"Santi" <no*********************@gmail.com> wrote in message
news:cm**********@nsnmrro2-gest.nuria.telefonica-data.net...
Hi, thank you. The scenario is this:

I have a method that receives an object as a parameter. Depending of the
objects type it does something. If it is from an inherited type then two
times this method has to be called: one for the base type and another with
the inherited tipe.

So if the method detects that the object inherits from a known type then
calls itself again recursevely whith the object narrowed to the base type,
so the function will detect its base type and perform the operations
needed
for that specific type, then when the call returns it will do what it is
needed for the inherited type.

well....that is how I planned it in my mind :)

The problem is that even if I dynamically create a new instance from the
base type with reflection, just when I assign it to the inherited
refference
it "expands" and converts itself to the inherited type. I think that this
is
because it is only a reference. but the question is: is it possible to get
a
reference only to the object's base type part so when I ask its type I
receive the base type?

Nov 16 '05 #5

P: n/a
Well, I think that this kind of casts are possible with unmanaged c++, so I
was guessing if they could also be done in C#
The problem with polymorphism is that I don't know in advance what the types
would be. What I am writing is a utility that deals with objects and an xml
file that provides their description, therefore everything should be
dynamical.

thank you.
Nov 16 '05 #6

P: n/a
I forgot to explain this:

I want to "extract" the base object because the approach that I have taken
is to add an extra argument with the type to the function.
This solves the problem but also creates a new one: if it receives an
inherited object and the base type as the second argument then
it will not be able to detect that it is an inherited type.

So I think that the best solution would be that the object carry it's own
type information... but maybe it is just not possible.

"Santi" <no*********************@gmail.com> escribió en el mensaje
news:cm**********@nsnmrro2-gest.nuria.telefonica-data.net...
Well, I think that this kind of casts are possible with unmanaged c++, so I was guessing if they could also be done in C#
The problem with polymorphism is that I don't know in advance what the types would be. What I am writing is a utility that deals with objects and an xml file that provides their description, therefore everything should be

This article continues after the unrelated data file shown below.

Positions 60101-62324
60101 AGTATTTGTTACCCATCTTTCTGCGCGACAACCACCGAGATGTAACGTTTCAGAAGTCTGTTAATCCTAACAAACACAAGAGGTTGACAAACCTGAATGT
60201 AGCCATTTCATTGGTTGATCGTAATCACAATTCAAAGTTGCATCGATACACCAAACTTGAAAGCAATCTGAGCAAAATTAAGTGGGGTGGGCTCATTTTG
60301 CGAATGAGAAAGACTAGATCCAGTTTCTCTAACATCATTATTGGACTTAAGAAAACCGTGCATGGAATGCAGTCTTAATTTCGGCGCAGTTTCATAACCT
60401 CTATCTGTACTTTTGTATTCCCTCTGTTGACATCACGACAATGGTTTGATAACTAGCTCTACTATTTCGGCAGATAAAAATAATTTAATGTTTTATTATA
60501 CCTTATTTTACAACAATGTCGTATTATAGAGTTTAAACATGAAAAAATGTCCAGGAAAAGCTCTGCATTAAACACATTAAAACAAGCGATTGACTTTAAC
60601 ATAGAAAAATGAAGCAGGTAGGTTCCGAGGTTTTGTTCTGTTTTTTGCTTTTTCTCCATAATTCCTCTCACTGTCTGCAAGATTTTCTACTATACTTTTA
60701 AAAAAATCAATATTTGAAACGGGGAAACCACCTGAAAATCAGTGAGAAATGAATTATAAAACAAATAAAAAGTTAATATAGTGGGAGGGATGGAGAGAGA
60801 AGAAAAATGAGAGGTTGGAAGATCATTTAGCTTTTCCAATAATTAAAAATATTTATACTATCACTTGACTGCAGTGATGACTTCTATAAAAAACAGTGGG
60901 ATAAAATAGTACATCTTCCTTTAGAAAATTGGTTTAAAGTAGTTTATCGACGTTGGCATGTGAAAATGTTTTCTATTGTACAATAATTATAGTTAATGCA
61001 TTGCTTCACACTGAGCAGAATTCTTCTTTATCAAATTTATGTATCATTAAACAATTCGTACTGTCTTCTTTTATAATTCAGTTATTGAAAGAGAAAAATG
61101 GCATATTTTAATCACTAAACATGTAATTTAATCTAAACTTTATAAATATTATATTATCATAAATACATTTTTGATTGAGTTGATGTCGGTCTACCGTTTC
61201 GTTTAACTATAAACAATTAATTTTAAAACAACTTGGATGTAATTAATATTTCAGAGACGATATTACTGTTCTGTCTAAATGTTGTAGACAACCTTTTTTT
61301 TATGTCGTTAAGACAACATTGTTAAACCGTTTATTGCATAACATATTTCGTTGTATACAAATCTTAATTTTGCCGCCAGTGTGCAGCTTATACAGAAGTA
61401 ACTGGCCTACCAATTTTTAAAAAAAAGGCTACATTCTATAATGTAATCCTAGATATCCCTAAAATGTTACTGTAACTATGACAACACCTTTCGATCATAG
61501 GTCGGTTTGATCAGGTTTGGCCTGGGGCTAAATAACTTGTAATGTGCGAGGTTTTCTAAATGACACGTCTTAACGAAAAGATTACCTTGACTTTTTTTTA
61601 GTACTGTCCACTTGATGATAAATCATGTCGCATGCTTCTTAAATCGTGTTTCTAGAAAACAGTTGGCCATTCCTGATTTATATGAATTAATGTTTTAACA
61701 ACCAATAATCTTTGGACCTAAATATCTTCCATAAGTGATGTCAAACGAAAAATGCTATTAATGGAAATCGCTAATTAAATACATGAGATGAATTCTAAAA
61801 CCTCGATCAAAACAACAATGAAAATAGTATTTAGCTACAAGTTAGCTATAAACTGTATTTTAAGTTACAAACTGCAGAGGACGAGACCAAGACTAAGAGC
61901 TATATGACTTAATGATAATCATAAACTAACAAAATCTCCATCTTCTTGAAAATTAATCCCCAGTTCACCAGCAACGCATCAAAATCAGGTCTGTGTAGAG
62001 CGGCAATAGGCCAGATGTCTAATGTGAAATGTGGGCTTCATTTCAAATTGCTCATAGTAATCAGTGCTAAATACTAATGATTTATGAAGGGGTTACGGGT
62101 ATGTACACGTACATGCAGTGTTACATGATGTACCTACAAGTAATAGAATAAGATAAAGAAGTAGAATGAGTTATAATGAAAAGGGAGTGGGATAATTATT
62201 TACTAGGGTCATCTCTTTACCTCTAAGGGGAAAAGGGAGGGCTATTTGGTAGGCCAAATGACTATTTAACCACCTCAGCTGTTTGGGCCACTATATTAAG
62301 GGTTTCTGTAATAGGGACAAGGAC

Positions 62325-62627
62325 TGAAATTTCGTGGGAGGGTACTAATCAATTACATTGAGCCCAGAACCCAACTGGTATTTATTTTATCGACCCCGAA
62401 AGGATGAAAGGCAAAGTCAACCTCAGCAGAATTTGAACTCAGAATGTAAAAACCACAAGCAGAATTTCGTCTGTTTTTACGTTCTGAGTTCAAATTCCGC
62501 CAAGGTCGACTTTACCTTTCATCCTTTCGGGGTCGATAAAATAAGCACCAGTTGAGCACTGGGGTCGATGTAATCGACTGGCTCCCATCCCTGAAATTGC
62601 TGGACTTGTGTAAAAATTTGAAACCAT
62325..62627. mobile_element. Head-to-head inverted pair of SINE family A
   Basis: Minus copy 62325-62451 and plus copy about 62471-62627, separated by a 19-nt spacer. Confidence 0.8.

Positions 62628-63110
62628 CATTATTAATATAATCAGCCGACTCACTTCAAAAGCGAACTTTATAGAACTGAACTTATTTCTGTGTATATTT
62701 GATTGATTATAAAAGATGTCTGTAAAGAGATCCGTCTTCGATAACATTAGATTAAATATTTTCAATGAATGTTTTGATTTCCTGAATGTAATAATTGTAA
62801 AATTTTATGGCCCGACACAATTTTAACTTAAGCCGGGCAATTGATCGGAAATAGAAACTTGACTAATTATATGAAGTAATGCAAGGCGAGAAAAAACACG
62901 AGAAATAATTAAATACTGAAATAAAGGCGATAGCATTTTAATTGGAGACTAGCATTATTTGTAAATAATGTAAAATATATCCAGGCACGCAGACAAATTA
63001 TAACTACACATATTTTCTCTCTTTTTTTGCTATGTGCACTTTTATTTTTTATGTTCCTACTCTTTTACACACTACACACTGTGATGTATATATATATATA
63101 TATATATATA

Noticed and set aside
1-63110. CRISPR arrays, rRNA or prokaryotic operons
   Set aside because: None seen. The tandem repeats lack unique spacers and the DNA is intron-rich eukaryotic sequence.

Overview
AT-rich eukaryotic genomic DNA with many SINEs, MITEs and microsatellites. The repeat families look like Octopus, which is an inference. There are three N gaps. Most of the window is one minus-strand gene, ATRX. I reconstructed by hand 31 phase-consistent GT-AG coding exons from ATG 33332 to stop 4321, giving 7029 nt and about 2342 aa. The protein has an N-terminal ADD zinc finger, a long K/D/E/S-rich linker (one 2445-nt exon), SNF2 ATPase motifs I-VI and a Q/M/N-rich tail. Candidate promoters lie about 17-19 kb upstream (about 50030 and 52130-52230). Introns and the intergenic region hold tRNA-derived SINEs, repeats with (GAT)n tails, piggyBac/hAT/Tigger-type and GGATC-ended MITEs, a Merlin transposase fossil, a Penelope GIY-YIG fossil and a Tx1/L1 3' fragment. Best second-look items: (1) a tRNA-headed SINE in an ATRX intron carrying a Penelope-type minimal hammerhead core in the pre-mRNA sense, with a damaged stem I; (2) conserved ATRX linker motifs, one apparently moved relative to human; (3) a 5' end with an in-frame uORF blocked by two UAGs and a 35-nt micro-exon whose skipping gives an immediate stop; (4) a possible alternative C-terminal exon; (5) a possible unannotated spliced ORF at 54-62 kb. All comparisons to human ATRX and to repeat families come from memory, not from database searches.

dynamical.

thank you.

Nov 16 '05 #7

P: n/a
Well C++ doesn't have the typing capabilities that C# has so you can be
sloppy. Also remember that you can use pointers to break all the rules with
C++.

It should be easy to have the class type marked inside the class. I have
done this in C++ many times. Come up with a scheme, e.g., and enum for the
type. Have the constructor save the type in the field. You can then fool
your code by changing the type from derived class to base class.

Have fun

Thomas P. Skinner [MVP]

"Santi" <no*********************@gmail.com> wrote in message
news:cm**********@nsnmrro2-gest.nuria.telefonica-data.net...
I forgot to explain this:

I want to "extract" the base object because the approach that I have taken
is to add an extra argument with the type to the function.
This solves the problem but also creates a new one: if it receives an
inherited object and the base type as the second argument then
it will not be able to detect that it is an inherited type.

So I think that the best solution would be that the object carry it's own
type information... but maybe it is just not possible.

"Santi" <no*********************@gmail.com> escribió en el mensaje
news:cm**********@nsnmrro2-gest.nuria.telefonica-data.net...
Well, I think that this kind of casts are possible with unmanaged c++, so

I
was guessing if they could also be done in C#
The problem with polymorphism is that I don't know in advance what the

types
would be. What I am writing is a utility that deals with objects and an

xml
file that provides their description, therefore everything should be
dynamical.

thank you.


Nov 16 '05 #8